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Nutrition and Micronutrients in Pregnancy

Advances in Maternal and Neonatal Health

Evidence of Nutritional Intervention Effectiveness

Maternal malnutrition
Folate Iron Iodine Vitamin A Zinc Calcium

Nutrition and Micronutrients in Pregnancy

Maternal Malnutrition and Pregnancy Outcome

Severe nutritional deprivation (Netherlands 194445)

Birth weight significantly influenced by starvation Perinatal mortality rate not affected No increase incidence of malformation In healthy women, state of near starvation is needed to affect pregnancy outcome Severe nutritional deprivation (Netherlands 194446)

Periconception: Decreased fertility, increased neural tube defect 1st trimester: Increased stillbirths, preterm births, early newborn deaths 3rd trimester: Low birth weight, small for gestational age, preterm birth
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Cunningham et al 1997; Susser and Stein 1994. Nutrition and Micronutrients in Pregnancy

Maternal Malnutrition and Pregnancy Outcome (continued)

Dietary restriction trials in pregnant women

High weight for height or high weight gain Inconclusive results to demonstrate or exclude effect on fetal growth or any significant effect on other outcomes Mixed result with nutritional supplementation trials

High protein: No evidence of benefit on fetal growth Balanced protein and energy: minimal increase in average birth weight (~30 g) and small decrease in incidence of small for gestational age newborns Women manifesting nutritional deficits can benefit from a balanced energy/protein supplementation

Enkin et al 2000; de Onis, Villar and Glmezoglu 1998. Nutrition and Micronutrients in Pregnancy 4

Folic Acid

Strong evidence that folic acid prevents preconceptionally recurrent and first occurent neural tube defects Increasing evidence that folic acid reduces risk of some other birth defects Improves the hematologic indices in women receiving routine iron and folic acid USPHS/CDC recommends for US women

400 g/day: All women in childbearing age 1 mg/day: Pregnant women 4 mg/day: Women with history of neural tube defect deliveries take folic acid 1 month prior to conception and during first trimester

Czeizel 1993; Czeizel and Dudas 1992; Mahomed et al 1998; MRC Vitamin Study Research Group 1991. Nutrition and Micronutrients in Pregnancy

Nutritional Supplementation and Anemia

WHO definition of severe anemia: Hemoglobin < 7 g/dL


Level of risk

Moderate anemia (Hgb 711 g/dL): Not increased Severe anemia: Significant risk Low birth weight newborns Premature newborns Perinatal mortality

Severe anemia associated with:


Increased maternal mortality and morbidity

Nutrition and Micronutrients in Pregnancy

Anemia and Obstetrical Hemorrhage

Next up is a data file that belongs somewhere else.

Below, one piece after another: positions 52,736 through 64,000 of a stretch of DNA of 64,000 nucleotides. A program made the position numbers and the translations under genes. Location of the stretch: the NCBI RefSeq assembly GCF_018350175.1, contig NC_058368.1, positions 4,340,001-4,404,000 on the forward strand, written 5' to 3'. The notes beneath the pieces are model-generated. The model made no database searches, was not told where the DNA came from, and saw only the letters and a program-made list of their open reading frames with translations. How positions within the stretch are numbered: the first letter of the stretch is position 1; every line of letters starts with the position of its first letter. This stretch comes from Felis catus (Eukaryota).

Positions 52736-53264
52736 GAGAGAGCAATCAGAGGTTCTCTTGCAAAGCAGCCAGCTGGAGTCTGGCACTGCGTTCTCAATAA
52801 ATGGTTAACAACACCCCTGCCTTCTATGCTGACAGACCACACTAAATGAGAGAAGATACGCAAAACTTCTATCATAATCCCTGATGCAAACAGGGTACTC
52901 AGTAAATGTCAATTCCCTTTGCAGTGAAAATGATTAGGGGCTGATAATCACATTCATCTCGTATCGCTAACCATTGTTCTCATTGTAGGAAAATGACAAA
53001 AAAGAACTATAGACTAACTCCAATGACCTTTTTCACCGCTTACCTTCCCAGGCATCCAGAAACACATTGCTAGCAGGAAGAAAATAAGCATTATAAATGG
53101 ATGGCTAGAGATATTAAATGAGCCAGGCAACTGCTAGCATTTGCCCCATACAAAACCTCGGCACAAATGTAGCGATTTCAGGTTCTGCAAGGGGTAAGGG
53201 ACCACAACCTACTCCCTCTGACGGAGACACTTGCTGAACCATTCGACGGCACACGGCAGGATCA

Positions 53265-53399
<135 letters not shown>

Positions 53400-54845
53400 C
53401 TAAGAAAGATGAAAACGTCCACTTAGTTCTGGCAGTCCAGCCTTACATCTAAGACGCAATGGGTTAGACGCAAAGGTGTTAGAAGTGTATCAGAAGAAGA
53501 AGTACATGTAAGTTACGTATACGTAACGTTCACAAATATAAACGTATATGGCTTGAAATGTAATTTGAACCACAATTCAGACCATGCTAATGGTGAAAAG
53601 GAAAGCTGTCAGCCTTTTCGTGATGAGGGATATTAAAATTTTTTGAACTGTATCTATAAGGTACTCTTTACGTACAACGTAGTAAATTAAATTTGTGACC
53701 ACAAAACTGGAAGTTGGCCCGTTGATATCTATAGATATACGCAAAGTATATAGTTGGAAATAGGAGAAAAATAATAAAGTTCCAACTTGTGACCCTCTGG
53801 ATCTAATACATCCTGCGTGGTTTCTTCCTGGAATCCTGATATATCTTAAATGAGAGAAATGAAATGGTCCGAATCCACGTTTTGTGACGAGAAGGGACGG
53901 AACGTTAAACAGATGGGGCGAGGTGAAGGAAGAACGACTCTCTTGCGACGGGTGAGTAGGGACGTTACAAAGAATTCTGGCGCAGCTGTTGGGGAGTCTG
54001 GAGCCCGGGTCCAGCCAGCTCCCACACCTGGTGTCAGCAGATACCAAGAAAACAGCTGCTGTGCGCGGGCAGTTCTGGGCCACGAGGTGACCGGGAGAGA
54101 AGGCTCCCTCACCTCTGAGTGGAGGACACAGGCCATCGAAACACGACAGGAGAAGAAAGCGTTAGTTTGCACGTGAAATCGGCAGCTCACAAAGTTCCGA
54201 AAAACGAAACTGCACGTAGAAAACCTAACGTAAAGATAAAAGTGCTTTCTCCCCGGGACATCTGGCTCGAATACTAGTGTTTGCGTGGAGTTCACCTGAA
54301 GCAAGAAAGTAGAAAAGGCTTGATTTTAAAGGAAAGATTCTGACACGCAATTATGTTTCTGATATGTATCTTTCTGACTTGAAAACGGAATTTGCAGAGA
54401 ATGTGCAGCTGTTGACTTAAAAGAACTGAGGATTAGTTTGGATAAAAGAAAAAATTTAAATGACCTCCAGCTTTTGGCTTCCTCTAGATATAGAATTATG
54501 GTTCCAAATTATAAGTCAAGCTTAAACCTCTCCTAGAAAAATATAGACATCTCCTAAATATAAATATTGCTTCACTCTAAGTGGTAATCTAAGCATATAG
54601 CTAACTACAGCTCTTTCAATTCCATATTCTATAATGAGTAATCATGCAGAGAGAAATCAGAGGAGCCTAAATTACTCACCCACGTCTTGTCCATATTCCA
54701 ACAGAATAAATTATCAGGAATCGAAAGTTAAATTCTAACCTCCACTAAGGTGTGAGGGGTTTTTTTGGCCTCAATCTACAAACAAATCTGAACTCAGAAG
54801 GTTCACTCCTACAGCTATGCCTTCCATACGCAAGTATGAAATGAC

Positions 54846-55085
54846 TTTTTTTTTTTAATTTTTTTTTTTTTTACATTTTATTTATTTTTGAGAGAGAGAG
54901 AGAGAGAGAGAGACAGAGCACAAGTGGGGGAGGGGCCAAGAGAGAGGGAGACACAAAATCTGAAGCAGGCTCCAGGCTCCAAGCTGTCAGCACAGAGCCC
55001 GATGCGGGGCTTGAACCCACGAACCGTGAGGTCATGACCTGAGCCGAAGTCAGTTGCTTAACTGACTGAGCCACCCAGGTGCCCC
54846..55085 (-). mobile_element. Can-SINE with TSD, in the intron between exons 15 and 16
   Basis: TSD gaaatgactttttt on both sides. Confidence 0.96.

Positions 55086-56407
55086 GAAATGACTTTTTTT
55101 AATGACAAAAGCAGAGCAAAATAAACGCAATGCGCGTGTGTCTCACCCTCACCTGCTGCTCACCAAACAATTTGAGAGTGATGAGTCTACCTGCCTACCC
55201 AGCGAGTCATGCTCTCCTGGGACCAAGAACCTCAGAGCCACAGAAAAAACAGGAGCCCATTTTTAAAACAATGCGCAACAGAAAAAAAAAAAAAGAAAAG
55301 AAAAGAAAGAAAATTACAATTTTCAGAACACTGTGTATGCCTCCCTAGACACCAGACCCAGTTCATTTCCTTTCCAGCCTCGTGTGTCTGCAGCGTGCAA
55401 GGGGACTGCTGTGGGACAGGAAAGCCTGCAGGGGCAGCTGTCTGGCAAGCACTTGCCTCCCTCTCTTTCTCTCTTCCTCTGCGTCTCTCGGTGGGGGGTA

Anemia does not cause obstetrical hemorrhage (even severe anemia)


Etiology of obstetric hemorrhage

Early pregnancy: Abortion complications Mid/late pregnancy to delivery: Previa, abruption, atony, retained placenta, birth canal laceration Primary factors affecting outcome: Rapid intervention to prevent exsanguination Availability of skilled provider, drugs, blood and fluids There is no evidence that high levels of hemoglobin are beneficial in withstanding a hemorrhagic event.

Enkin et al 2000; Mahomed 2000a. Nutrition and Micronutrients in Pregnancy 7

Iron Supplementation

Iron requirements:

Average non-pregnant adult:


800 g iron lost/day + 500 g iron lost/day during menses Pregnant woman: Increased need

Expanded blood volume Fetal and placental requirements Blood loss during delivery Routine vs. selective iron supplementation:

Prevalence of nutritional anemia

Routine iron and folate supplementation where nutritional anemia is prevalent


Recommended dose: 60 mg elemental iron + 5 g folic acid
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Mahomed 2000b; WHO 1994. Nutrition and Micronutrients in Pregnancy

Iodine Supplementation

Iodine deficiency is a preventable cause of mental impairment

Iodine supplementation and fortification programs have been largely successful in decreasing iodine deficiency conditions
Population with high levels of mental retardation (e.g., some parts of China):

Supplementation may be effective at preconception up to mid-pregnancy period Form of iodine supplementation (iodinating food or oral/injectable iodine) depend on: Severity of iodine deficiency Cost Availability of different preparation

Enkin et al 2000; Mahomed and Glmezoglu 2000. Nutrition and Micronutrients in Pregnancy 9

Vitamin A

Indications for vitamin A supplementation:

Vertical transmission of HIV (ongoing) Infant survival Maternal anemia: Positive interaction with iron in reducing anemia Infection Maternal mortality: Vitamin A vs. placebo RR 0.60 (0.370.97) Beta-carotene vs. placebo RR 0.51 (0.300.86) Potential adverse effects of Vitamin A and related substances: Total daily dose > 10,000 IU before 7th week of gestation associated with birth defects: craniofacial, central nervous system, thymic cardiac Overall effectiveness and safety of vitamin A supplementation needs to be evaluated

Rothman et al 1995; Suharno et al 1993; West et al 1999. Nutrition and Micronutrients in Pregnancy

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Other Micronutrients: Calcium

Association between reduction in pregnancy induced hypertension (PIH) and calcium supplementation